His official name is Moses, Prince of Egypt. We call him Moses Mooch. He is mostly black, with red legs and paws, and the beginnings of red markings around his face and inside of his ears. He wasn’t the biggest puppy in the litter, but he had the longest legs. When we brought him home he had two floppy ears, like all German Shepherd puppies. This morning he woke up with one standing straight up, the other still flopping at the tip. He looks like a small puppy rabbit.
Moses bounces in with joy. His mother, his father, and his uncles are gentle giants, so calm and sweet that they make a Golden look like Cujo. He is too young to know about big losses, and he seems delighted to have a new house with a soft blanket and no littermates to eat his dinner. He is curious about sounds. He’s not too keen on sleeping alone, but he is getting the hang of it when he has to. He likes singing: both his own and others’. He chews hair and the tassels on blankets. He chases ice cubes around the kitchen floor, and has learned to sit when he comes in the house. He’s trying really hard not to bite fingers when he plays, although I dreamt the other night that we had a pet crocodile. He has an endearing way of climbing into your lap to snuggle. He has a special affection for the big yellow blanket that probably still smells like Reggie, and from the first moment in the car he curled up in it and went to sleep.
He’s a smart puppy. Today he showed admirable, almost supernatural restraint in resisting the temptation to bite Pete’s tail as it hit him repeatedly in the face. You could see his eyes sparkling at the prospect. Pete snarls, though he is just barely tolerant, like a teenager rolling his eyes. But little by little, Moses creeps up on him. Sometimes with a paw on Pete’s paw, sometimes copying what Pete is doing, sometimes waiting until Pete is asleep to snuggle up against his back, and sometimes with an insistent puppy bark and a play bow. This morning as we walked, Moses was leaping alongside, trying to bite Pete’s floppy ears. We tell Pete that now is the time to make friends, before Moses changes his mind.
The house feels different. There is a puppy bed in the kitchen and toys on the floor, and half a dozen kinds of large breed puppy food samples in the pantry. We hurry home after work. Charlie has notions of the correct number of toys for dogs, but I just buy new ones when I see something he could handle. Moses can’t carry most of the ones you see around; they’re too big and heavy for puppy teeth.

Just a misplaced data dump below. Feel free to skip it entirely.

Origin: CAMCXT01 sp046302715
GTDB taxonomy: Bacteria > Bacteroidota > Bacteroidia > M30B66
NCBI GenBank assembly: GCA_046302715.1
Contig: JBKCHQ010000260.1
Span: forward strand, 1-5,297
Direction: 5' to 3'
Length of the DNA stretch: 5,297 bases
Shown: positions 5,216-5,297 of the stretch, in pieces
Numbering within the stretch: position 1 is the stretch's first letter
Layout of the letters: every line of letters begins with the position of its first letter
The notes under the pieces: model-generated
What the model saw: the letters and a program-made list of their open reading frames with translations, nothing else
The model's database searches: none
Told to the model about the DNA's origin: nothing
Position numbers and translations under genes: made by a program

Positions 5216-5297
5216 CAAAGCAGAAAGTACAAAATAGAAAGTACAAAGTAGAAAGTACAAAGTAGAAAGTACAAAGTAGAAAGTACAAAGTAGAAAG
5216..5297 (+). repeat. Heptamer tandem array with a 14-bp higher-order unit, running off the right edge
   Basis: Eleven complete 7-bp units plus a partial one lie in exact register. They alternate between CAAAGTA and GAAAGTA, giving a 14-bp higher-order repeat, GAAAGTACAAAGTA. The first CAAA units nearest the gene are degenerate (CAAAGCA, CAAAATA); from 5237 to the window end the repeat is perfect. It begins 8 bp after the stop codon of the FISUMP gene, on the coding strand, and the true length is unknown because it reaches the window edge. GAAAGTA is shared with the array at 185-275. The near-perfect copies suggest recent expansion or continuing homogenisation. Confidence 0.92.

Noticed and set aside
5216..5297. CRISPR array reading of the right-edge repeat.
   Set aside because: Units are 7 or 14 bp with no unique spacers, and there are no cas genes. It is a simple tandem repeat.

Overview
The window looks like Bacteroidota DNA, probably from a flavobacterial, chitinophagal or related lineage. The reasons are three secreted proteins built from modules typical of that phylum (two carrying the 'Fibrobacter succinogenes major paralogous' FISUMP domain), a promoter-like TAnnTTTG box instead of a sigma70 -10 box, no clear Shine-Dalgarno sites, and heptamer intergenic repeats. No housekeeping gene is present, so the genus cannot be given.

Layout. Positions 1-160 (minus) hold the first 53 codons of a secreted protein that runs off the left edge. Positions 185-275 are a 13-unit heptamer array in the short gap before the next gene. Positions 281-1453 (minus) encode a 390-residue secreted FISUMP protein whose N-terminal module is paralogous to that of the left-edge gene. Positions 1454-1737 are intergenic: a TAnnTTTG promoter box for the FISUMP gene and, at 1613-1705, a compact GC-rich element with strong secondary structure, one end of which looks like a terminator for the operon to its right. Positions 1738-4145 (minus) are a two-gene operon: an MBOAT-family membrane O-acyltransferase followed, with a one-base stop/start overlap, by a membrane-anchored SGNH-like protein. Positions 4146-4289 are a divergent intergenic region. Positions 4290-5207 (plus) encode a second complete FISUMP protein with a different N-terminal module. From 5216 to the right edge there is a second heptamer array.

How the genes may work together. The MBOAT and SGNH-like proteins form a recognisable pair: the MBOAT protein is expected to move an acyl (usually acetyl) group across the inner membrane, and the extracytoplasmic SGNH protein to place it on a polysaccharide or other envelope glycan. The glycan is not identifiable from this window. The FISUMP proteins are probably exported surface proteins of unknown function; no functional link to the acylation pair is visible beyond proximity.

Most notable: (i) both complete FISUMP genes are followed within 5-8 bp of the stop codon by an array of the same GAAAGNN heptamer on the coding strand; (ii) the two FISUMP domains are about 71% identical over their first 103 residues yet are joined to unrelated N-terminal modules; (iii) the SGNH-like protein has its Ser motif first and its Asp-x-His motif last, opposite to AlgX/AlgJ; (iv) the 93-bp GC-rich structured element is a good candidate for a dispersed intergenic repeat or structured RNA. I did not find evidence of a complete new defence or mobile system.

The juxtaposition of life and death is everywhere always, but it slips in and out of our awareness, sometimes in the background, and sometimes in the front. Moses was comforted on his first nights sleeping on the yellow blanket where Reggie closed his eyes for the last time. The puppy trips along behind me to the bird feeder, and I see Reggie’s paw prints in the mud. On our visit to the vet for Moses’s shots the tech gently placed a small package on the counter, and while the staff passed around the puppy, I took Reggie out to the car for his last ride home.
Tonight we all sat on the couch together, and we had to counsel Pete to take note of the dangers of co-sleeping; Moses just barely escaped Pete’s indifferent sprawl by climbing onto my lap. Pete seems less than grateful for his new brother, occasionally snarling, and sometimes snapping at the puppy. But even so, I think Moses will win out with Pete in the end, even before he gets too big. He’s kind of difficult to resist in a force of nature kind of way.
The puppy is sleeping on the rug by my feet. He sleeps hard, indifferent to the sounds of the squirrels chuckling, the geese on the water and the cranes squawking. He has had a run and eaten as much as he can hold, dancing in excitement while he waited for his bowl. He looks so innocent lying there, probably growing as I watch. I think he’s bigger since yesterday, but that’s a good thing. He has big boots to fill. And judging from the size of his paws, they might actually fit.